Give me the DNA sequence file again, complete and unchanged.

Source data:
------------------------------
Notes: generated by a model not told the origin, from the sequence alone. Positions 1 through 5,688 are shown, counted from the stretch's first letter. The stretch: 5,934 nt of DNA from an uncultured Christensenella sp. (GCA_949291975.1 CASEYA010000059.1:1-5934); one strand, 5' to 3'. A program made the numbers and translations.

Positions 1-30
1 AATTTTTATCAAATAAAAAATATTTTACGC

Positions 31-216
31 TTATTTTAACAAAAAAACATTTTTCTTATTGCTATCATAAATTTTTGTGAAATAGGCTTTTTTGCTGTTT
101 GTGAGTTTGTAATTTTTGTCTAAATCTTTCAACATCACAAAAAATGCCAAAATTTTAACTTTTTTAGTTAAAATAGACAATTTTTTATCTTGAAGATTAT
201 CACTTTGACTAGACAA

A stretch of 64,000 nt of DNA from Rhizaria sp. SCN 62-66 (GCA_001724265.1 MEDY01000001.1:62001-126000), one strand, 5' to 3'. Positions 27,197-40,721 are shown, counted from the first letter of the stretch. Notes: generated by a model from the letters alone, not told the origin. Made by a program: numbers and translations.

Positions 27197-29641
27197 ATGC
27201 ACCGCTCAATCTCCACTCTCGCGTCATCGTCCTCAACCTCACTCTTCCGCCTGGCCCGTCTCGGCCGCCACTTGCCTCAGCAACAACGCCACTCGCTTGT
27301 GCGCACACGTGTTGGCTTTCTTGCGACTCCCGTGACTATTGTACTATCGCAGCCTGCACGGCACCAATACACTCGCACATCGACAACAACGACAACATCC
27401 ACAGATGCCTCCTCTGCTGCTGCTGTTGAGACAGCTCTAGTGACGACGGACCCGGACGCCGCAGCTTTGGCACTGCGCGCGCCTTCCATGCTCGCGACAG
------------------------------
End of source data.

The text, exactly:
Notes: generated by a model not told the origin, from the sequence alone. Positions 1 through 5,688 are shown, counted from the stretch's first letter. The stretch: 5,934 nt of DNA from an uncultured Christensenella sp. (GCA_949291975.1 CASEYA010000059.1:1-5934); one strand, 5' to 3'. A program made the numbers and translations.

Positions 1-30
1 AATTTTTATCAAATAAAAAATATTTTACGC

Positions 31-216
31 TTATTTTAACAAAAAAACATTTTTCTTATTGCTATCATAAATTTTTGTGAAATAGGCTTTTTTGCTGTTT
101 GTGAGTTTGTAATTTTTGTCTAAATCTTTCAACATCACAAAAAATGCCAAAATTTTAACTTTTTTAGTTAAAATAGACAATTTTTTATCTTGAAGATTAT
201 CACTTTGACTAGACAA

A stretch of 64,000 nt of DNA from Rhizaria sp. SCN 62-66 (GCA_001724265.1 MEDY01000001.1:62001-126000), one strand, 5' to 3'. Positions 27,197-40,721 are shown, counted from the first letter of the stretch. Notes: generated by a model from the letters alone, not told the origin. Made by a program: numbers and translations.

Positions 27197-29641
27197 ATGC
27201 ACCGCTCAATCTCCACTCTCGCGTCATCGTCCTCAACCTCACTCTTCCGCCTGGCCCGTCTCGGCCGCCACTTGCCTCAGCAACAACGCCACTCGCTTGT
27301 GCGCACACGTGTTGGCTTTCTTGCGACTCCCGTGACTATTGTACTATCGCAGCCTGCACGGCACCAATACACTCGCACATCGACAACAACGACAACATCC
27401 ACAGATGCCTCCTCTGCTGCTGCTGTTGAGACAGCTCTAGTGACGACGGACCCGGACGCCGCAGCTTTGGCACTGCGCGCGCCTTCCATGCTCGCGACAG